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Abelian Groups

Date: 10/22/2003 at 09:07:50
From: Blake
Subject: abstract algebra

Let G be a group with the identity element e. Show that:

1) if x^2 = e for all x in G, then G is Abelian;
2) if (xy)^2 = x^2 * y^2 for all x,y in G, then G is Abelian.

I know (or think) that in both parts of the problem, x*x = e = x*x 
would demonstrate commutativity (the fourth requirement for groups 
which make them Abelian), and I'm thinking that it would have to be 
something to the effect of x^2 * y^2 = y^2 * x^2 for the second part
to indicate commutativity for that part...

Date: 10/22/2003 at 10:14:21
From: Doctor Luis
Subject: Re: abstract algebra

Hi Blake,

To prove commutativity, you need to show that xy = yx for any x,y in G.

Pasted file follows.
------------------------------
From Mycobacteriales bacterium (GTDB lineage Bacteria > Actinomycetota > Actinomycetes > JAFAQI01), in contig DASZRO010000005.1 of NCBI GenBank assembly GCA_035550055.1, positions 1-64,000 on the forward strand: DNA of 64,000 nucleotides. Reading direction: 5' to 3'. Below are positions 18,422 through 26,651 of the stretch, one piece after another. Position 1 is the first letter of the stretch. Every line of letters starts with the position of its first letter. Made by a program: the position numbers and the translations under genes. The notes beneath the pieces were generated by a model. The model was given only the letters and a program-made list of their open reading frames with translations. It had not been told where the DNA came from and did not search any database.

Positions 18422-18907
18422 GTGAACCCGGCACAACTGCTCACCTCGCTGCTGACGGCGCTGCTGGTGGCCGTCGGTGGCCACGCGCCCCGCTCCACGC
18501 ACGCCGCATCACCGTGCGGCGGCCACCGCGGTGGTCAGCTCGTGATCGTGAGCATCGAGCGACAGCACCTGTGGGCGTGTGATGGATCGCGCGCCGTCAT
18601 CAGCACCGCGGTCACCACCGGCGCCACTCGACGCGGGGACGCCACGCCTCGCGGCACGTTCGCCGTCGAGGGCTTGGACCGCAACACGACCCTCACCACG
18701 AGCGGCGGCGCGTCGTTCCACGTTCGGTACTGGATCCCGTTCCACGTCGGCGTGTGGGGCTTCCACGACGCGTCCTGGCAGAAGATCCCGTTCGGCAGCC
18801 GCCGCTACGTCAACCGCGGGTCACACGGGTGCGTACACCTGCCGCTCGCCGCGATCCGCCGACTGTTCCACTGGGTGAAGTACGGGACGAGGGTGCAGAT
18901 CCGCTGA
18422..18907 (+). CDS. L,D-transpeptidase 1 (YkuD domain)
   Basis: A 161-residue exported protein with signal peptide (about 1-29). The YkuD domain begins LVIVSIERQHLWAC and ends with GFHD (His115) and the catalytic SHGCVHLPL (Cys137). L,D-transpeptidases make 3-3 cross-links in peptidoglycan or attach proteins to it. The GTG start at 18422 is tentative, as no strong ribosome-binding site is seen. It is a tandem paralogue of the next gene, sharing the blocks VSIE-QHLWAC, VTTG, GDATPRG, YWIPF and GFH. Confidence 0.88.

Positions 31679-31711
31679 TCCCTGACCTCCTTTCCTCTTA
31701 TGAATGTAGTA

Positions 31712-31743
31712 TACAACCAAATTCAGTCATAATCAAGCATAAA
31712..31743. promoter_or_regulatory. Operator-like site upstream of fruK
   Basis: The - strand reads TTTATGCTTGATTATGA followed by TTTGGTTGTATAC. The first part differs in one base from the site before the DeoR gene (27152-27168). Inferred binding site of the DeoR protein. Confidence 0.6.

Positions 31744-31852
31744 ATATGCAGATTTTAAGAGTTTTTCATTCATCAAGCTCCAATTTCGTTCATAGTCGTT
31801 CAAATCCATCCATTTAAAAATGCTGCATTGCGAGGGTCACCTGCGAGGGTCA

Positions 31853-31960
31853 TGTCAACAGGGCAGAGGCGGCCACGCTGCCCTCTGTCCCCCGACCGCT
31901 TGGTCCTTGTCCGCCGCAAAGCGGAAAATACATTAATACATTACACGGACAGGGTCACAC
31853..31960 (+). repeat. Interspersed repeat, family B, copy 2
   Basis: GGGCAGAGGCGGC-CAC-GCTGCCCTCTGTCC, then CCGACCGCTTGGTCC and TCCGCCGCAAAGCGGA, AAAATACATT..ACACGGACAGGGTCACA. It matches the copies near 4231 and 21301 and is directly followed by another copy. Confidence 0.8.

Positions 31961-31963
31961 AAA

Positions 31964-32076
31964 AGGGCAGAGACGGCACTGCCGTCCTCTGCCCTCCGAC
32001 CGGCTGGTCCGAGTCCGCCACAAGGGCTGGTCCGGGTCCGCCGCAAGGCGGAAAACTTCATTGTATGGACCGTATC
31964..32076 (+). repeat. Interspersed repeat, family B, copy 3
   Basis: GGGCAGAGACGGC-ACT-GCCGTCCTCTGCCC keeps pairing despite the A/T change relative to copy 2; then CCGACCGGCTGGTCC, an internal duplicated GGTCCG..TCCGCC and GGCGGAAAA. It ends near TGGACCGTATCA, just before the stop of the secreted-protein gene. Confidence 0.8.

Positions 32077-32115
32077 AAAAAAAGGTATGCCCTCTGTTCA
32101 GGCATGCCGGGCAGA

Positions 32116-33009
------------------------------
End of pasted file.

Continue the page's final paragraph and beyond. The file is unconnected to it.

For part (1), take any x,y in G; then xy is also in G.  This means
three things: x^2 = e, y^2 = e, (xy)^2 = e.  Use this last equation
to prove commutativity (xy = yx).  Recall that (xy)^2 = xyxy.

For part (2), we start the same way: take any x,y in G.  Then by
hypothesis, we know that (xy)^2 = x^2 * y^2.  Then, we have xyxy =
xxyy.  Now, since G is a group, there exist inverses x',y' in G such
that x'x = e, and yy' = e.  Use these inverses to show that xyxy =
xxyy implies commutativity.

I hope this helped! Let us know if you have any more questions.

- Doctor Luis, The Math Forum 
Associated Topics:
College Modern Algebra

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